Meanwhile, fam (familiarization) trips and other hosted events remain a common and often legitimate tool for planners with limited travel budgets but the need to perform due diligence when it comes to site selection. But fams have also gained a negative reputation, Hageb said, because it’s not unheard of for planners to travel to places they’re not truly considering for an event, or take family and friends along on the excursion, or request “extras” such as limousine rides or tickets to a sporting event. At ABA, employees must provide justification for going on a fam trip. “I find it repulsive when people take advantage of the system and go on every fam that’s possible,” Hageb said. “If you know your organization is never going to do an event there, you’re doing your organization a disservice as well as the destination … and taking an opportunity away from another planner who has a legitimate reason for going.”
Another gray area: loyalty programs. Hotel points and airline miles frequently are awarded to organizations for their business, but typically need to be credited under one person’s name — often a planner’s. That’s fine if an organization knows about it and permits it, which many do, according to Andre Cholewinski, associate director of meetings and global events at McLean, Virginia–based Meetings Management Group. But planners who don’t disclose the points they were awarded may not make their organization or client aware of the impact it could have on the decision-making process. Cholewinski said he always allows the clients he works for to take any reward points he generates on their behalf, to help them underwrite travel for their own employees, and he includes wording to that effect in his contracts. “I’ve seen independent planners arrange it so the hotel gives them all the points for the meeting and the association is none the wiser because it’s not in the contract,” he said. “People hide behind the fact that there’s not a clear policy.”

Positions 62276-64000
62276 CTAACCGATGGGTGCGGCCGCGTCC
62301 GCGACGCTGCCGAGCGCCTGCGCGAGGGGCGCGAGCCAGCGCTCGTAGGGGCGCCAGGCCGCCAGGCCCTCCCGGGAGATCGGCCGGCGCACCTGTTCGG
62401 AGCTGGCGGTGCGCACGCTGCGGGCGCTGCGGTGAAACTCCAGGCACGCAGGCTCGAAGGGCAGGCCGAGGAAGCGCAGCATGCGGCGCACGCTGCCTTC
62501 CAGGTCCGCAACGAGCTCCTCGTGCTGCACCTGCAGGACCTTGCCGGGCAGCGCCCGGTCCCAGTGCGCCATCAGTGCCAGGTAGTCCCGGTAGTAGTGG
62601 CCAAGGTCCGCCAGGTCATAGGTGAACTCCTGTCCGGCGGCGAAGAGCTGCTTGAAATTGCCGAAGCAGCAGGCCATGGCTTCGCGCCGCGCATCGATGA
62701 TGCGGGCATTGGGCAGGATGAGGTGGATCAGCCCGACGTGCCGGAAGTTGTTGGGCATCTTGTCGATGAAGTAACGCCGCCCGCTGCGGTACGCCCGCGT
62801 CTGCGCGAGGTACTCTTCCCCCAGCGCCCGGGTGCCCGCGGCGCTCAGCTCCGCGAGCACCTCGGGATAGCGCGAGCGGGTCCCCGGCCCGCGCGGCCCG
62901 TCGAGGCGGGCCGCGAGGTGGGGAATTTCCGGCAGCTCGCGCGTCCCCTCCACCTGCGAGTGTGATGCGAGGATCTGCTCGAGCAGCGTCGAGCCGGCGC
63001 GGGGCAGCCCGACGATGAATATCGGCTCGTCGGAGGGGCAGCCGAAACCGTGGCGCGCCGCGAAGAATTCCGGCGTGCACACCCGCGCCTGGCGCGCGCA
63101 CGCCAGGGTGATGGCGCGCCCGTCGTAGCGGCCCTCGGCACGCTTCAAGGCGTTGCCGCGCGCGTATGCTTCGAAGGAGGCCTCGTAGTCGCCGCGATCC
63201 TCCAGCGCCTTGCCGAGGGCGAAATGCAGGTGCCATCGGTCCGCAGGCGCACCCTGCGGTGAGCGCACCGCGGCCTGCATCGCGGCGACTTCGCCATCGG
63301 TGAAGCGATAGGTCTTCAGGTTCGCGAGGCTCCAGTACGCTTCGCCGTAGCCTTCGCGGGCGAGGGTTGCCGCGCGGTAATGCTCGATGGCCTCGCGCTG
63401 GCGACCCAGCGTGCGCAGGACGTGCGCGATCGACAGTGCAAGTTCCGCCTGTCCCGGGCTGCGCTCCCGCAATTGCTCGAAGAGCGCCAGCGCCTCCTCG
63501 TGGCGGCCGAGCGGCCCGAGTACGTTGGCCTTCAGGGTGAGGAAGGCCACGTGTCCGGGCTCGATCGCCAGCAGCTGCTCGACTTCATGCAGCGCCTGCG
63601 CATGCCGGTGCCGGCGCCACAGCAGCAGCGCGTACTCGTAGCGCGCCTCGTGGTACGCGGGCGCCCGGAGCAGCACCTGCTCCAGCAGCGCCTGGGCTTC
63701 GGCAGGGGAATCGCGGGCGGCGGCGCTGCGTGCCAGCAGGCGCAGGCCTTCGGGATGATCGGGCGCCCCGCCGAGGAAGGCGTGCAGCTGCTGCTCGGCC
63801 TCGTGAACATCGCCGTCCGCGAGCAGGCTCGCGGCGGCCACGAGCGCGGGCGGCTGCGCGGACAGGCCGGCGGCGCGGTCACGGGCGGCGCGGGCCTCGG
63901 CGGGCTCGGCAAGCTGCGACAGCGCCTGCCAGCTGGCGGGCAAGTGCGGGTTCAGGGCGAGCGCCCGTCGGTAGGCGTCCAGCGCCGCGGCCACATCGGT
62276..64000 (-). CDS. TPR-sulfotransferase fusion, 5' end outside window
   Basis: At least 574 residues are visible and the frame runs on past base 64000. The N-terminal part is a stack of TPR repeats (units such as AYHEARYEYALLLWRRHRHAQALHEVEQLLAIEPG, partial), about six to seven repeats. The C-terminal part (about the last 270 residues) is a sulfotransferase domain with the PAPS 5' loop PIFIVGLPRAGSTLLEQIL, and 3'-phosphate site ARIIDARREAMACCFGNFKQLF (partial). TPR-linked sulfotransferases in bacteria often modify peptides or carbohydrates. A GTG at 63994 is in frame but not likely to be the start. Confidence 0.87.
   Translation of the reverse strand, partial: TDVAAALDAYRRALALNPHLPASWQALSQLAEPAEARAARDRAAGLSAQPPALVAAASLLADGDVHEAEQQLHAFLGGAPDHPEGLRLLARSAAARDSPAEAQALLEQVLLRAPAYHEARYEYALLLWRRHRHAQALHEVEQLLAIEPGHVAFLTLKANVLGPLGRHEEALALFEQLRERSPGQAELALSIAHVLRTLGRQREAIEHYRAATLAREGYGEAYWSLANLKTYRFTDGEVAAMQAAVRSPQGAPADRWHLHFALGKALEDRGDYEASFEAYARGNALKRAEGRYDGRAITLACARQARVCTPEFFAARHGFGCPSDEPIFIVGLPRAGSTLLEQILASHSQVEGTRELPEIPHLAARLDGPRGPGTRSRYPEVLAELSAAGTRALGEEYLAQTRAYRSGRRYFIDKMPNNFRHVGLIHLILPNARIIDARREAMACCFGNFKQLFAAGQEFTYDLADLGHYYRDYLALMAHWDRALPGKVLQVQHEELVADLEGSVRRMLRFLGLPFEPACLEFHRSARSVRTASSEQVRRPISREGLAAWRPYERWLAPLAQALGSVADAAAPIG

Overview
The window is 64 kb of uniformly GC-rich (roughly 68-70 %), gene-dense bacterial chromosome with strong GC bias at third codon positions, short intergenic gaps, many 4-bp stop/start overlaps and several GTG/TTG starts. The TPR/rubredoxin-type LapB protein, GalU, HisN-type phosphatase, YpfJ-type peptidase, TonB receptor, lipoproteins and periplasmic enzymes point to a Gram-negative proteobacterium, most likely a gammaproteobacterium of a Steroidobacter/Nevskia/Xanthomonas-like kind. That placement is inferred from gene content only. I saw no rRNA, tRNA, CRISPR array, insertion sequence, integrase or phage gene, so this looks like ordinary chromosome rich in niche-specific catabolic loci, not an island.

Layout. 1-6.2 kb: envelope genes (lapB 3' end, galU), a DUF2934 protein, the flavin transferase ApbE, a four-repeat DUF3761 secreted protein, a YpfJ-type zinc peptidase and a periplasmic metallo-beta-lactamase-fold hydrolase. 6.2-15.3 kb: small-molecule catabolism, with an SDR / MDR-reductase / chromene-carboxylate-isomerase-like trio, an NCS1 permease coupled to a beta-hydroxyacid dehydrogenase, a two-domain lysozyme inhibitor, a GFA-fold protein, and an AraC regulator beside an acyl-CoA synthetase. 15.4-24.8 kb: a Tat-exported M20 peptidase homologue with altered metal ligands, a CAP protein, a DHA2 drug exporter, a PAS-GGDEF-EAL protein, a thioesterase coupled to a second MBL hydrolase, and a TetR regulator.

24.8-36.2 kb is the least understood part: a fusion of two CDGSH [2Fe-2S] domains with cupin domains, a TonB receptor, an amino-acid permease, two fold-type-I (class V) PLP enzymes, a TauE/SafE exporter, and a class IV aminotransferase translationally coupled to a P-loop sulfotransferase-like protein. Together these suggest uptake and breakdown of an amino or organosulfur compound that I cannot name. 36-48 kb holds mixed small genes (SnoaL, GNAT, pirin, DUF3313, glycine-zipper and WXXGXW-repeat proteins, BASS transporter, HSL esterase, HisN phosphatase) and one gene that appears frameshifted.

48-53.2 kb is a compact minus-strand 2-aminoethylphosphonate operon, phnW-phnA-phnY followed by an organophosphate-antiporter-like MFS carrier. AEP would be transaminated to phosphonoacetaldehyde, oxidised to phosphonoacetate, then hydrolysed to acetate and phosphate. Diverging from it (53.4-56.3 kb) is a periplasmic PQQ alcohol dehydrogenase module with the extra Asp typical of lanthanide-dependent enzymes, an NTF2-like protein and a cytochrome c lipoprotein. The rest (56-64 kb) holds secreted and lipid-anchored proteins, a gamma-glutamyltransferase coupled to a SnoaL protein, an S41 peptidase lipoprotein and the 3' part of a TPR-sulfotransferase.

WHAT DO PLANNERS THINK?
Many people also don’t seem to think this sort of behavior is that big of a deal. In a 2010 Convene survey, 73 percent of respondents said their organization had a written ethics policy or code of conduct — while 71 percent said that it was ethical for planners to keep the reward points they accumulate through professional work, and 67 percent said it was okay for suppliers to invite planners to events when business is on the table, and for planners to accept.
But Eisenstodt is adamant that those sorts of perks do influence decision-making. “Anyone who says this doesn’t have an impact is not telling the truth,” she said. “We are influenced by relationships, gifts given, and a lot of other things.”
Cholewinski agrees. He says he’s constantly being offered gift baskets, concert tickets, and trips that aren’t related to projects he’s doing. So are the people he works for. Recently an association client was debating between two hotels for a 2016 event. When a vote on the venue was due to be taken at the association’s board meeting, one of the hotels sent a large gift basket full of chocolate, fruit, and other treats to board members. The association didn’t have a policy on gifts, Cholewinski said, so he withheld the basket until after the vote. If it had been something more significant, he said, he would have sent it back. “I didn’t want a $150 gift basket influencing a $3-million conference decision,” he said. “You have to be so careful about how things are perceived.”
And it’s not only about perception, said Rich Harrill, the acting director of the University of South Carolina School of Hotel, Restaurant, and Tourism Management, who noted that there can be tax implications to accepting large gifts. Meeting professionals need to know they can run